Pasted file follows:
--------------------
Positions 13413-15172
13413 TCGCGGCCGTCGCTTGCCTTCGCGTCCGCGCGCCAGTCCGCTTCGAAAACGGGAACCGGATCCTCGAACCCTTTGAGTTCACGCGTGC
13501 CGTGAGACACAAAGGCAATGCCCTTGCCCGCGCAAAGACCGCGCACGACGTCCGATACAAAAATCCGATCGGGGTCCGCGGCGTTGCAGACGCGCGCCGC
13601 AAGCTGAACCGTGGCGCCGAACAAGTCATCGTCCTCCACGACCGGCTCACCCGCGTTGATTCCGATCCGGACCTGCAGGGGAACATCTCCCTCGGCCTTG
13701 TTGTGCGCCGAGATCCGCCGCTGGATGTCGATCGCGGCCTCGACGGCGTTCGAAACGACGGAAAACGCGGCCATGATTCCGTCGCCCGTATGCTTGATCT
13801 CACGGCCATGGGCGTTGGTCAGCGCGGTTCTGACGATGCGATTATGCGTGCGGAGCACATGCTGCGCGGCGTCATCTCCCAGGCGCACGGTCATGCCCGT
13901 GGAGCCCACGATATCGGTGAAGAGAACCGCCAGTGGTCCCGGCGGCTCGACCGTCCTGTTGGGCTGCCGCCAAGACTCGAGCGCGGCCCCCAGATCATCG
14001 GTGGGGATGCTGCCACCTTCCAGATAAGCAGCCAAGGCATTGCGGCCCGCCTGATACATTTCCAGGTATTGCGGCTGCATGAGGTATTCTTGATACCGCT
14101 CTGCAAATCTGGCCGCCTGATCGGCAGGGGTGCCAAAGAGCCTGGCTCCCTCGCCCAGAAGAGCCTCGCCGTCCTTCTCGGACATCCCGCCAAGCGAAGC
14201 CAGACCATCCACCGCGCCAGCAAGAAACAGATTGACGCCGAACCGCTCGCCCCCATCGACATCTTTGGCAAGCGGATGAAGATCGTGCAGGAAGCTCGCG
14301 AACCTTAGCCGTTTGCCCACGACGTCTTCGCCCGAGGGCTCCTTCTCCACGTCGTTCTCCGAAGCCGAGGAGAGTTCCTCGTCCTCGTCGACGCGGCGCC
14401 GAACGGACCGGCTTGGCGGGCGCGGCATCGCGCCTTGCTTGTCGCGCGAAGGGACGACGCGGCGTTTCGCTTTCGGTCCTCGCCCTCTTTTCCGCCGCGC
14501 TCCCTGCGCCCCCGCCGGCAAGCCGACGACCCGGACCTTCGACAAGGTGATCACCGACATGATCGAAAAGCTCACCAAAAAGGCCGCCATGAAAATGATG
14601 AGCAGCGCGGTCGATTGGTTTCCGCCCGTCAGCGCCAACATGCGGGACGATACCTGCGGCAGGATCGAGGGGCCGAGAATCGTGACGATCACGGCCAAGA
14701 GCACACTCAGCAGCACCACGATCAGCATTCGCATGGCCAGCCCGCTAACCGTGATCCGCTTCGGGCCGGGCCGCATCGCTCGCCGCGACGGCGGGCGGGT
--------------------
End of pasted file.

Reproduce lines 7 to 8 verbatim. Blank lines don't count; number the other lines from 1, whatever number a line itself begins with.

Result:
13901 GGAGCCCACGATATCGGTGAAGAGAACCGCCAGTGGTCCCGGCGGCTCGACCGTCCTGTTGGGCTGCCGCCAAGACTCGAGCGCGGCCCCCAGATCATCG
14001 GTGGGGATGCTGCCACCTTCCAGATAAGCAGCCAAGGCATTGCGGCCCGCCTGATACATTTCCAGGTATTGCGGCTGCATGAGGTATTCTTGATACCGCT